“I got my degree, I got 10 years of practical experiences and I want to apply that here. [I want] to bring ideas and some business back.”
“I went to cooking school and I am really interested in culinary history … I have been proposing … that we start some culinary tours and things that we will end up bringing in tourism into this part of the State.”
Returnees who left home for education and training came back to fill positions as doctors, pharmacists, accountants, bankers, lawyers, hospital administrators, teachers, business managers, and entrepreneurs. They moved into family businesses—insurance companies, newspapers, real estate agencies, restaurants, retail stores, manufacturing plants, farms—or took over businesses from retiring owners. By expanding an already sizeable business and deciding to keep the headquarters in his hometown, one return migrant contributed significantly to the employment base, in part by drawing on his social networks and recruiting other returnees. Returnee businesses sometimes capitalized on recent renovation and beautification projects and made these community investments pay off by occupying storefronts in prime locations and adding to the range of local services.
Returnees added various social benefits through office-holding, charity work, and participation in school activities, recreation projects, and business associations. Returnees also filled leadership roles in a broad range of organizations, some dealing with economic development (such as Chambers of Commerce or regional development councils), others with community governance (such as school boards and city councils), and some covering resource issues (including land-use planning and water protection). Volunteer work by migrants benefited schools and recreation groups in particular, because returnees derived satisfaction from involvement with their children. Conversations revealed feelings of belonging and social connections that promoted community involvement and motivated returnees to get involved:
“I am very involved because in a small town that’s what you are expected to do. I am on a city council and a variety of boards and people just take turns. That comes with the turf.”
Promoting Return Migration May Be More Effective Than Retaining Youth or Attracting Retirees
Return migration plays a vital role in rural America, but information about rates of return migration, the timing of moves back home, and the potential economic impacts of returnees is not available through standard quantitative assessments. The interview-based research reported here shows that decisions to move back to rural communities are grounded in social relations that promote civic engagement. While returnees mainly move back for their children and parents, they also value involvement in familiar social networks and the opportunities to make a difference. Investments in college and job training made elsewhere by these young adults translate into valuable community assets down the road. They raise the ability of rural towns to sustain community functions in the face of limited financial and human resources.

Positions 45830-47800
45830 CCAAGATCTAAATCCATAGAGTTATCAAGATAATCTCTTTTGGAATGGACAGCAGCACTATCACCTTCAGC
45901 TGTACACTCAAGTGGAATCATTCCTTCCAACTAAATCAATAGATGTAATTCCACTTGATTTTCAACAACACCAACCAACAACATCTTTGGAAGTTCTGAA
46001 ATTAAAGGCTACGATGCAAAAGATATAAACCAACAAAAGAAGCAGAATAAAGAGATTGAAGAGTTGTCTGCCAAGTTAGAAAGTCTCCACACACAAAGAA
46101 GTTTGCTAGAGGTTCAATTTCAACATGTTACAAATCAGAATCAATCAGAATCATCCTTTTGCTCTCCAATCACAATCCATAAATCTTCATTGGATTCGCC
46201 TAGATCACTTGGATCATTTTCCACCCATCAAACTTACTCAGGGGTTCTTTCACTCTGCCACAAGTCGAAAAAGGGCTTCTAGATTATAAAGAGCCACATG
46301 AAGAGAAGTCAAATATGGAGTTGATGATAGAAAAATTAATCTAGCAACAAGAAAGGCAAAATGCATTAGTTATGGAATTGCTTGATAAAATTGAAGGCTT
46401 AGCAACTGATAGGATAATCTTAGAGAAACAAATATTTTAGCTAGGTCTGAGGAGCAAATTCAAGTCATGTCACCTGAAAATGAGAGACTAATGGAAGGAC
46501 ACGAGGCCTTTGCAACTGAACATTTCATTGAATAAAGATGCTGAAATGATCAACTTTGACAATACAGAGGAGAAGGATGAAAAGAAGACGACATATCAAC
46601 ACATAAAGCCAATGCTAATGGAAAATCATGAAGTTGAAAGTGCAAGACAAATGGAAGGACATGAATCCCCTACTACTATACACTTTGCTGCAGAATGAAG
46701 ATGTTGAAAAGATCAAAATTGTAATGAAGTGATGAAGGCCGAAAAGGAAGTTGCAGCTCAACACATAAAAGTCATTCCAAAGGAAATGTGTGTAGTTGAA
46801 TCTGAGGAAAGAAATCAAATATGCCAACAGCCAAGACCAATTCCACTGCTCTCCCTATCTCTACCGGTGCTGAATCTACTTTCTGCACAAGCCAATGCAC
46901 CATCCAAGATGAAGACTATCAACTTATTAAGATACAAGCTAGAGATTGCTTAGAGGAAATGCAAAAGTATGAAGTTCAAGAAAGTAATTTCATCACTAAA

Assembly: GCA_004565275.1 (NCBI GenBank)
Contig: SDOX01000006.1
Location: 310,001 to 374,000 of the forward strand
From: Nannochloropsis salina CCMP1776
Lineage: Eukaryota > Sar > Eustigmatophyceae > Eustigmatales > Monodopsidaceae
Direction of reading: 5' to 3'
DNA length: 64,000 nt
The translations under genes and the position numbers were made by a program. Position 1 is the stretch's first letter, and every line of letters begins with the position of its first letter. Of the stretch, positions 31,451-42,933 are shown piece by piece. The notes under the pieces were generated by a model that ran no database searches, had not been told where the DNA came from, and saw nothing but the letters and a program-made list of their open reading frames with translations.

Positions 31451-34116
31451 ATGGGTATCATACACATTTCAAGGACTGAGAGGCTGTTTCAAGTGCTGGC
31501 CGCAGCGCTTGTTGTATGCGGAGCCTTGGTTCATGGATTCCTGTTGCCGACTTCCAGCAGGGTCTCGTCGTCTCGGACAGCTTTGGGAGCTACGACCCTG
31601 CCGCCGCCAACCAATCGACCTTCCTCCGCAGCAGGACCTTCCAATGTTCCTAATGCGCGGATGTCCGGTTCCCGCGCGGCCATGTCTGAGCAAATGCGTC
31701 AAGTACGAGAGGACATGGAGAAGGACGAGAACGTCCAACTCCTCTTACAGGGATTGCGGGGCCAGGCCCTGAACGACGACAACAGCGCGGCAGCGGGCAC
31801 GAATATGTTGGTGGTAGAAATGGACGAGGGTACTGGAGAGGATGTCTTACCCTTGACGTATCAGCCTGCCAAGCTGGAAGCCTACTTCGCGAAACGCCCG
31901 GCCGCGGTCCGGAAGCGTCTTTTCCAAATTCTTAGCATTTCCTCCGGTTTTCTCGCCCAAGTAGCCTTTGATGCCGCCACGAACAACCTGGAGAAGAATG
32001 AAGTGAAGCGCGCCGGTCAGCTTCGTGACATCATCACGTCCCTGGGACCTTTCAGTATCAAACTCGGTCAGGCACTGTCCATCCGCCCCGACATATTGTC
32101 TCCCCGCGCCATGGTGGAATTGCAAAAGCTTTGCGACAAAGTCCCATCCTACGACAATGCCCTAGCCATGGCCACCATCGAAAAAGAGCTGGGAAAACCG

Return migration strategies may prove more effective than attempts to retain young people in the years right after high school. For talented and motivated youth, leaving rural communities is a necessary, inevitable, and highly encouraged rite of passage from adolescence into adulthood. Several community leaders wanted to modify this mindset to make them feel welcomed and encouraged to move back:
“… So it creates a culture, right from the beginning of people saying hey, you don’t stay around here if you’re young, you go someplace else and figure out what life’s all about. Well, if we’re going to be successful at maintaining … our rural communities … we’re going to have to change that perception, that culture so that people understand that it’s OK to come back and that there are opportunities here.”
Many States and rural communities invest in strategies to attract retirees, whose migration tendencies and economic impacts have been thoroughly scrutinized. The potential for younger return migrants to replenish rural populations and revive struggling economies is arguably higher, because they add more to the labor force and to school enrollment. People who return home in their 20s and 30s are especially well positioned to take on long-term entrepreneurial and leadership roles. As one participant put it, “I like this community. I think it’s given me a lot so I wanted to come back and give back to the community.”
Repopulating rural communities is an explicit aim of the current USDA Strategic Plan for 2010-2015. However, economic development strategies geared towards recruiting return migrants remain underdeveloped in the United States compared with other countries, partly due to limited knowledge of return migration trends. Policymakers in Iowa, Kansas, Nebraska, and other States have promoted campaigns designed to encourage return migration. For several years, congressional sponsors called for a New Homestead Act, which would have provided small-business loans, housing subsidies, college debt relief, and other incentives to individuals and families agreeing to move to geographically disadvantaged counties. Interviews with return migrants to these counties provide evidence that specific types of family-oriented investments in schools and community facilities could also be used to enhance population potential and economic growth.
“Returning Home and Making a Living: Employment Strategies of Return Migrants to U.S. Rural Communities', Journal of Rural and Community Development, Vol. 6(2), 2011
“Reasons for Returning and Not Returning to Rural U.S. Communities', Professional Geographer, Vol. 66(1), February 2014
'Impacts of Return Migration on Rural U.S. Communities', Rural Sociology, Vol. 79(2), June 2014
Coming Home: Why Some Return to Rural Communities and Some Do Not, and What Difference It Makes (Webinar) , USDA, Economic Research Service, July 2015